One thing that personally annoys me is when people cannot admit they made mistakes. Another thing is when circumstances or rules prevent them from correcting the error.
I think about US President George W. Bush’s admission a few years ago, after beginning the Iraq war on the premise that weapons of mass destruction were being hidden there, that there were no weapons of mass destruction there. Despite this admission, Bush tried to justify the war anyway and never admitted to a mistake.
I think back to earlier this year when baseball umpire Jim Joyce made an erroneous call that cost pitcher Armando Galarraga a perfect game (the ultimate feat for a baseball pitcher). While Joyce apologized, Major League Baseball’s “system” prevents such a call from being overturned.
I think back to a personal purchase of mine last week where I asked for a refund on the basis that the service did not produce the results promised and how the management implied that my lack of satisfaction could have been due to my lack of understanding of what I was buying and they’d need to investigate the matter. I eventually successfully negotiated that refund though I would contend that I should not have had to work for it.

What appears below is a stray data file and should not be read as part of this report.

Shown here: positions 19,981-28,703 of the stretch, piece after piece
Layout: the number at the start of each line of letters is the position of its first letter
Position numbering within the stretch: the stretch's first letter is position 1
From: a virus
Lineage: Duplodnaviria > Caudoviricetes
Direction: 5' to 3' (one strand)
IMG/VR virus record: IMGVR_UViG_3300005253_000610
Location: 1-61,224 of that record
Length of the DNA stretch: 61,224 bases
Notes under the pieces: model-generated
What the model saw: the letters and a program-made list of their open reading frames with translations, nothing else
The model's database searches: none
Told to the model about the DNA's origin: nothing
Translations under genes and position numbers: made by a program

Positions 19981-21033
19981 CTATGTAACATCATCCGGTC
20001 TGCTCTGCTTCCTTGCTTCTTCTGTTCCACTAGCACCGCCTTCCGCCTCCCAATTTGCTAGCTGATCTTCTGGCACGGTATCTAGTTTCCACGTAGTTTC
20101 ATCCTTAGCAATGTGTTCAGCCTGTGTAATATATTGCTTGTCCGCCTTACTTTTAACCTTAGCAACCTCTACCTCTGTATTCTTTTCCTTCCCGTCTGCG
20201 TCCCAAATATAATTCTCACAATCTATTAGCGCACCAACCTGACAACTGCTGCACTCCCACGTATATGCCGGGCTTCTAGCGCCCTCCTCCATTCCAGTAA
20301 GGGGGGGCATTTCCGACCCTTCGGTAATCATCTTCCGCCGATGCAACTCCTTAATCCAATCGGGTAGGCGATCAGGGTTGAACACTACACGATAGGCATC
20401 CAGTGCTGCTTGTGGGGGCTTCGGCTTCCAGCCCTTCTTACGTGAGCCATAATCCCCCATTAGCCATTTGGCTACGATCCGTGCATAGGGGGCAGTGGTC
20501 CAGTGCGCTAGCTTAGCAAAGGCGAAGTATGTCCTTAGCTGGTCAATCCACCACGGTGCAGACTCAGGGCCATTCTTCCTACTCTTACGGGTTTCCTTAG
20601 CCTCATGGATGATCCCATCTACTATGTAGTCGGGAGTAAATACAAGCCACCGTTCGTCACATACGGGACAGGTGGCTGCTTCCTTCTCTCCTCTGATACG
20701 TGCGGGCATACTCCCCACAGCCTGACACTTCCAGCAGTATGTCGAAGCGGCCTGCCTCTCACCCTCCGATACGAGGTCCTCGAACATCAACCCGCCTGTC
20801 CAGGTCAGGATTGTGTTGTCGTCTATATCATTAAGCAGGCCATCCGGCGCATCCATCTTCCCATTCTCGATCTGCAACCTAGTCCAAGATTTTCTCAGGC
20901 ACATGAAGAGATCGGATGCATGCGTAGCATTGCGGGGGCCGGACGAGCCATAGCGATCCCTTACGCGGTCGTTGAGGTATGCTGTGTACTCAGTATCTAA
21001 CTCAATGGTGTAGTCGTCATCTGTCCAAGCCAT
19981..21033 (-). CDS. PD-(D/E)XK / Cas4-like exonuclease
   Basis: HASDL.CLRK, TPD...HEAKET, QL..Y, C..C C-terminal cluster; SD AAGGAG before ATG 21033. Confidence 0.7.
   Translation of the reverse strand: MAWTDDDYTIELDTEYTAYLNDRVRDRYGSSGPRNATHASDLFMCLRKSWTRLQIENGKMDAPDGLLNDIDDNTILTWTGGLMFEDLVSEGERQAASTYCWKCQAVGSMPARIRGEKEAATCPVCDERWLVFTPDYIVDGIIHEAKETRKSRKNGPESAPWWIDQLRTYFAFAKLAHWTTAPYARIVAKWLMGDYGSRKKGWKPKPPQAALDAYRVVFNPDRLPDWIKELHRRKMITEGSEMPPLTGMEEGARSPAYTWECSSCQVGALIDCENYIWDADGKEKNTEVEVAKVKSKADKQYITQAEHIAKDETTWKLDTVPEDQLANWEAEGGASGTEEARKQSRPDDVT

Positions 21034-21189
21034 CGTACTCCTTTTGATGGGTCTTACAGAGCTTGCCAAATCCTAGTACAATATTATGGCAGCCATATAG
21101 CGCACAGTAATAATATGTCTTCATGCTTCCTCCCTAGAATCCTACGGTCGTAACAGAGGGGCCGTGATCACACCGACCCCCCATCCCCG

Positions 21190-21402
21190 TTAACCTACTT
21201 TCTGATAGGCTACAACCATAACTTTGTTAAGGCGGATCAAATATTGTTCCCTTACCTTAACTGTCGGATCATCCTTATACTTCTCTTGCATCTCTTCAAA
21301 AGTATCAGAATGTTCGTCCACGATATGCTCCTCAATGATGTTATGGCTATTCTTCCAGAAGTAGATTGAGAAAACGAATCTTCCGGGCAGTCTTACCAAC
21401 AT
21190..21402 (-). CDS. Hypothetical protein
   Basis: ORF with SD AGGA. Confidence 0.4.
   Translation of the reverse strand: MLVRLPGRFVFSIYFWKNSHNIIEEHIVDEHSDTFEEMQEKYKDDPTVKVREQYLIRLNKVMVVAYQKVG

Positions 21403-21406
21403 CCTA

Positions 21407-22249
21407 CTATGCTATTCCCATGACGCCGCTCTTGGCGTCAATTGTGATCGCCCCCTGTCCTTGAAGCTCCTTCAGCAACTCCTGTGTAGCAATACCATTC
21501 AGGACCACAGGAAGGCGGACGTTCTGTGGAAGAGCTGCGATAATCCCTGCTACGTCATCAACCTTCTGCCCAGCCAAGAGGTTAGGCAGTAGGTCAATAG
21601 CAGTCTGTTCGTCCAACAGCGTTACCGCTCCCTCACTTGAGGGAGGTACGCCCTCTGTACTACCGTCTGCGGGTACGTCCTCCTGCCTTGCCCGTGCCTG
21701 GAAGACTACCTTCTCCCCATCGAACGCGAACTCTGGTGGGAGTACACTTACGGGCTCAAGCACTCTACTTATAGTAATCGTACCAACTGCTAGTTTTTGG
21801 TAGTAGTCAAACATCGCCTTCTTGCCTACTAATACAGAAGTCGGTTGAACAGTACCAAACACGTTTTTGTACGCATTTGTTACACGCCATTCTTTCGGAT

As a business leader, I don’t feel that I’m allergic to the act of apologizing. The words “I’m sorry” and “my fault” are in my vocabulary. I don’t feel that saying these things makes me weaker. I feel that it makes me stronger because I can continue to be followed after-the-fact.
But why is admitting mistakes uncommon among leaders? Doesn’t the arrogance of refusing to admit a mistake turn followers off and make one less influential?
When future generations study the George W. Bushes of the world, will they write that the description of a great leader is someone who refuses to admit mistakes? Do your leadership idols admit mistakes? Do you?
To Your Career,
Charles Dominick, SPSM
President & Chief Procurement Officer
Next Level Purchasing, Inc.
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